Barbara Canlon is a new member of the Royal Swedish Academy of Sciences
Barbara Canlon was elected as a foreign member of the medical science class at the Royal Swedish Academy of Sciences on March 12, 2020.
"It is a great honor to be elected to the Royal Swedish Academy of Sciences by prominent colleagues. The Royal Swedish Academy of Sciences is of great importance for promoting scientific research in Sweden and raising public awareness on scientific issues. I look forward to collaborating with colleagues in the Academy of Sciences. The election also represents a recognition of the research that many ambitious and talented students and researchers have contributed together with me for many years", says Barbara Canlon, Professor of Hearing Physiology at the Department of Physiology and Pharmacology.
Barbara Canlon leads an interdisciplinary research group in the subject of auditory neuroscience. The aim of the research is to understand the mechanisms behind hearing impairments. The researchers investigate, among other things, how circadian rhythms and hormones affect the peripheral and central hearing system.
A recent breakthrough was when she discovered that there is a biological circadian clock in the ear's cochlea, the clock is controlled by a gene that is known to regulate the circadian rhythm. This explains, among other things, why we are more sensitive to sound at certain times of the day. The discovery has opened up a whole new field in hearing research and also led to new types of treatment for hearing loss, for example, the time of day when taking a drug can play an important role in how effective it is. Chronopharmacology refers to the study of biological rhythm dependencies of drugs to optimize drug therapy by selecting the appropriate time of drug administration, which is associated with maximum efficacy and minimal adverse effects.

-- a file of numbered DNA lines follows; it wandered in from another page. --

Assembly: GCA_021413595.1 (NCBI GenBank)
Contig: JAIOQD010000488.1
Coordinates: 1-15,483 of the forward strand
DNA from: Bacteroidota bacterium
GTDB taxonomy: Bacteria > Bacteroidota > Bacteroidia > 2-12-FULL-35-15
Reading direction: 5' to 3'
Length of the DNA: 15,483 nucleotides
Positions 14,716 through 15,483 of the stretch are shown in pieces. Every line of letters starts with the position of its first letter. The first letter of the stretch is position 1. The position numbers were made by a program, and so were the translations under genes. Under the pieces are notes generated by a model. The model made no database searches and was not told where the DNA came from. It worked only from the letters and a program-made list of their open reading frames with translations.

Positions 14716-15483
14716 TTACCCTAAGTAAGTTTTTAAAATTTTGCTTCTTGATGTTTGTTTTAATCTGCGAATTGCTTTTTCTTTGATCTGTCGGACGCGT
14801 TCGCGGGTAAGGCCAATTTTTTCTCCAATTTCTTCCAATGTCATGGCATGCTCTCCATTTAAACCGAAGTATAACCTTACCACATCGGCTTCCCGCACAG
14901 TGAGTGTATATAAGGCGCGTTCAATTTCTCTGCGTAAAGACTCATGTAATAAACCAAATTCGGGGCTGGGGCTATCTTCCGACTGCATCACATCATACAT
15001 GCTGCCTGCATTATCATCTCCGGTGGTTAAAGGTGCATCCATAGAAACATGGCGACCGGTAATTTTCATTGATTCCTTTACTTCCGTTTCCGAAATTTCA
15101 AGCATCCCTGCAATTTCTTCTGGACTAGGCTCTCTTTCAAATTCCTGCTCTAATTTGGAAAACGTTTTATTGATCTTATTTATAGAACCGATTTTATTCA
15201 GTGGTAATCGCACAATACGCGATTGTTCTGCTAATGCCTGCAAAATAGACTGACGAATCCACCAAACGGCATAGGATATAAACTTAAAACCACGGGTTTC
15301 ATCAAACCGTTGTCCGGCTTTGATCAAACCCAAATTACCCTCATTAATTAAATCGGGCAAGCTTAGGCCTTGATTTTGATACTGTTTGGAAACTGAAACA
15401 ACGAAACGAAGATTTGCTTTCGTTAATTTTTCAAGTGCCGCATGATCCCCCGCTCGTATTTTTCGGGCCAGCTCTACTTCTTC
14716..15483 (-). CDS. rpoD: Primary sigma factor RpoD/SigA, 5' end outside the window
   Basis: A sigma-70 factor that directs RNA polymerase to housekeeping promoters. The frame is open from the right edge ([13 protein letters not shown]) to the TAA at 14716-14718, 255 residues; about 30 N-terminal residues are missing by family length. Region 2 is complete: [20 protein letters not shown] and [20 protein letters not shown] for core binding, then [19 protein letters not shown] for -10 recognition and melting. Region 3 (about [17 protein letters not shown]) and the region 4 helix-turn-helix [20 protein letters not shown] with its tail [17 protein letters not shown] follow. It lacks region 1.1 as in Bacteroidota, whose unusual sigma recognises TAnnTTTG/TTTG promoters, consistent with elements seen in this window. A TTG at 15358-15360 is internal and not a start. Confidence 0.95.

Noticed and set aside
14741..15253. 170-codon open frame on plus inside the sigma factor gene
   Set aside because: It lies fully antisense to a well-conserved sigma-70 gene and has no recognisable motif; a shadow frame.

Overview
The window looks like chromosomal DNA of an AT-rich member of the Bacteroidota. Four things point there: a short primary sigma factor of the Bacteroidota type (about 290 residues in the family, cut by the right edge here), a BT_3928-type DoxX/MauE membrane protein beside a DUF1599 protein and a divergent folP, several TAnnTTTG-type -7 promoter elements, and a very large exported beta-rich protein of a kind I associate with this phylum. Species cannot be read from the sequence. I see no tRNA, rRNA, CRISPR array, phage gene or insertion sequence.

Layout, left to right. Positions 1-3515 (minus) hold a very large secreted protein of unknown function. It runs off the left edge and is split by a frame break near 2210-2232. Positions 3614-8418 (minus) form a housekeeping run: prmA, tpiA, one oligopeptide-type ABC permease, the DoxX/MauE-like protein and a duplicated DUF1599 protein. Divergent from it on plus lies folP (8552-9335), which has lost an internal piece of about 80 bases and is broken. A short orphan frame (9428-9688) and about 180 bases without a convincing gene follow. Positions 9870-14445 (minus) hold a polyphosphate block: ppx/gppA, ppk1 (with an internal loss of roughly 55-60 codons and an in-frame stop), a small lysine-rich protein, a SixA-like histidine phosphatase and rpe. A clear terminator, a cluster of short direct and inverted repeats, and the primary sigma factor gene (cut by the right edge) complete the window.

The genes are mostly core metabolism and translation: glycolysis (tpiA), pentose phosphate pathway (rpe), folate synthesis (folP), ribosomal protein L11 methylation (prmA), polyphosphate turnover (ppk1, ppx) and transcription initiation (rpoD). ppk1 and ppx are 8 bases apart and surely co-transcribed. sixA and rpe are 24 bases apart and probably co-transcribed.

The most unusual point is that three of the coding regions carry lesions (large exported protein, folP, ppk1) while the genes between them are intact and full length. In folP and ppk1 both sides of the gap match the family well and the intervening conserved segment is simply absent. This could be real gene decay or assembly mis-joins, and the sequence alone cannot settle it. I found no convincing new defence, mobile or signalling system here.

Barbara Canlon recently received the Knowles Prize 2020 from Northwestern University, which is awarded to individuals who have made outstanding contributions to research for the prevention, diagnosis, or treatment of hearing impairments. She is also the Editor-in-chief of the scientific journal Hearing research, the field's most prominent journal, and is a member of a number of different research councils in the United Kingdom, Germany, the Netherlands, Sweden and the United States.